Today, service-oriented architectures (SOAs), which were devised to solve business problems associated with intra- and inter-company cooperation, are renewing the promise of simplifying services.
Experience has shown that in the field of voice and communications services, combining services in a robust and scalable manner has been difficult. As far back as the 1980s, proposals such as the advanced intelligent network (AIN) promised rapid and robust service creation by network owners and customers. At best, however, AIN was only a partial success.
Around the same time, the introduction of the common object request broker architecture (CORBA) promised rapid and robust service creation within enterprises. It too, was only partially successful.
One important difference between SOAs and AIN is the scope of the systems. AIN restricted itself to communications services, whereas SOAs see communications services as peers to many other IT-related services.
Although SOAs are addressing larger issues, they have provided a form of liberation for communications-centric services by offering a different way for communications and network engineers to view services.
At first glance, it may seem unrealistic to apply SOA technology - which was designed for an IT world capable of handling hundreds of complex database-oriented events per second - to the machine-driven, time-sensitive environment of telecommunications, which was built to handle tens or hundreds of thousands of simple events per second.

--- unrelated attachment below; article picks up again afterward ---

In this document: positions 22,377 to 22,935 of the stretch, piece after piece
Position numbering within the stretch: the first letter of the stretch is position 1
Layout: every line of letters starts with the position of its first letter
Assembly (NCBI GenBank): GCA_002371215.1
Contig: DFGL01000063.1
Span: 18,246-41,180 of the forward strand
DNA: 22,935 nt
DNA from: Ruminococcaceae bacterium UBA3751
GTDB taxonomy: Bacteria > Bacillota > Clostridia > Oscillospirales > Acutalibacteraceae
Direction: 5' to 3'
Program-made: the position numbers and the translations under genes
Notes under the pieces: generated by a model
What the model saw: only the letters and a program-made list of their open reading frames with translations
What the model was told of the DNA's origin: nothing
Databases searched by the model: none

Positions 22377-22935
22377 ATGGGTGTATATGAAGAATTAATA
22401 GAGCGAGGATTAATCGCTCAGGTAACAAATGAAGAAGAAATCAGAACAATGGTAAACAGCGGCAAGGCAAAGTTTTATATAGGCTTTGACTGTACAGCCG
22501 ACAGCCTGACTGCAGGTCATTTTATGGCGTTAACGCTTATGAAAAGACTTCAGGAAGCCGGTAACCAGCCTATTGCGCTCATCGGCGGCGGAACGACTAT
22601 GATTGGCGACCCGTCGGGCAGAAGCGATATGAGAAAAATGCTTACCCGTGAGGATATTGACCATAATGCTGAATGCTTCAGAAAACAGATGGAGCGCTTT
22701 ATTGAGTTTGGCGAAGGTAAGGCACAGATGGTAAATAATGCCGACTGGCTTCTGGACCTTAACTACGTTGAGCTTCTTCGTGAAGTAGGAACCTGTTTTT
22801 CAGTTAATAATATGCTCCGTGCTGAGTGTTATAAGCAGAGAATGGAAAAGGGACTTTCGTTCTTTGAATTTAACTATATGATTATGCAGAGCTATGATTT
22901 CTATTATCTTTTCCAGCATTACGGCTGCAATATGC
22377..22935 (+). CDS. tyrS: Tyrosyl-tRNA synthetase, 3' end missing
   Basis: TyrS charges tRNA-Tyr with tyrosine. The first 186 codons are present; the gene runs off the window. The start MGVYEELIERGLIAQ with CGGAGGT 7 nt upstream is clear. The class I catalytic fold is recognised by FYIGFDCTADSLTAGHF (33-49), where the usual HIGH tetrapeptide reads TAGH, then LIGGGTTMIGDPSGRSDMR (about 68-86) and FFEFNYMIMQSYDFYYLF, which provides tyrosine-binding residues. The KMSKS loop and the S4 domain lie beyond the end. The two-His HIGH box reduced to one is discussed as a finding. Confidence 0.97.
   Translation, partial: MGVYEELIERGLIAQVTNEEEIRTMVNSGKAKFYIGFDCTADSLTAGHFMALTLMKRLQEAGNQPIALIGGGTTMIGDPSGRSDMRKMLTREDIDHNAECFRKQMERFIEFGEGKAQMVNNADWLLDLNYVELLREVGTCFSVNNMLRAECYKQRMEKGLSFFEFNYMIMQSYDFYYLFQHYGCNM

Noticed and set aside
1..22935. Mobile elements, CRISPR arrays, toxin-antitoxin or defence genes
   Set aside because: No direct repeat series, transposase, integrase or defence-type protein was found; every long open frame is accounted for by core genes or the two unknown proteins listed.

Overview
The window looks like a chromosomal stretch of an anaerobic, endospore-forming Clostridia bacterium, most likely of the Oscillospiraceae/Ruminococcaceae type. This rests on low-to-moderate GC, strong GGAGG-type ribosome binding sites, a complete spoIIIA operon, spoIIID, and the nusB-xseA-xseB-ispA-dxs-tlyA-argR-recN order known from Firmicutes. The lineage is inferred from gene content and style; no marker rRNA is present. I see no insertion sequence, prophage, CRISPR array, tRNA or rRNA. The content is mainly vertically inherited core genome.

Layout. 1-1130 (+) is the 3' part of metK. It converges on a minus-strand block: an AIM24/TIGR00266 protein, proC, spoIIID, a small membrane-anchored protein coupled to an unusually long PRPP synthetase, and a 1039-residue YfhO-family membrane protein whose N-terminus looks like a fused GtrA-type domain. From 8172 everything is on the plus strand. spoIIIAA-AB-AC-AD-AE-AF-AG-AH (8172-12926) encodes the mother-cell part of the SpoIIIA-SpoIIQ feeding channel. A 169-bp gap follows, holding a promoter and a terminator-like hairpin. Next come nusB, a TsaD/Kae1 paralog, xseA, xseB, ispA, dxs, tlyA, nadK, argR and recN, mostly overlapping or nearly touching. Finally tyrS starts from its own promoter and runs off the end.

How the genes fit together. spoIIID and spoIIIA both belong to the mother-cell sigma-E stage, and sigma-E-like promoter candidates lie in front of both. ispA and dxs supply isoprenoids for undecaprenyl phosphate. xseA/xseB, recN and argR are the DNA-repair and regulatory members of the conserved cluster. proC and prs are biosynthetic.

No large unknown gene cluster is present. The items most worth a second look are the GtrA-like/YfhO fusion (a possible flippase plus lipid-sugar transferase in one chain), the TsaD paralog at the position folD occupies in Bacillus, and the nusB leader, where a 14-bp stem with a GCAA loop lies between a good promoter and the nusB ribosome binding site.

Indeed, mismatches between the requirements of the IT world and those of the telecommunications world in areas such as security. Availability could impede the adoption of SOA technology and needs to be addressed.
Certainly most people would anticipate serious issues of raw performance. While these issues do exist, most of the primary mismatches relate to another characteristic of telecommunications services: service level agreements (SLAs), where the service provider guarantees a certain level of service in return for a specified payment.
SOAs are enabling enterprises to base more and more mission-critical activities on services provided by independent service providers (eg, Amazon's Simple Storage and Queuing Service). This extends formal contracts and SLAs from the telecommunications arena to the enterprise.
SOA is based on the concept of combining services through orchestration.
That is, using workflow to invoke different services in a defined sequence to implement a business process. To enable providers to offer SLAs, the behaviour of the composite service must be able to be predicted and, during execution, monitored.
Unfortunately, there are a number of non-functional behavioural properties for which descriptive mechanisms do not - or, in some cases, could not - exist. While these capabilities are important to all services, they are particularly so for time-sensitive ones, such as voice or sensor networks.
To appreciate the challenges raised by this lack of definition, imagine a catalogue of integrated circuits, where the product descriptions include only the detailed definitions of the interface pins, and no definition of any of the non-functional features, such as power consumption, size, number of pins, and perhaps most importantly, a description of what the circuit itself does. Such a dearth of information would prevent a designer from 'orchestrating' that chip with others on a circuit board.
In a SOA environment, consider the simple example of combining two underlining services, X and Y to produce an orchestrated composite service - Z. Typically, services X, Y and Z can be developed and offered either by the same company or by different companies, and Z itself may become part of yet another composite service.
The flexibility of Web Services in a SOA environment arises in large part from the loose coupling of the services. To be able to predict the behaviour of Z and thereby offer SLAs for Z, without resorting to tight binding between the services, X and Y need to make visible (expose) a number of their behavioural properties, and there may be mismatches.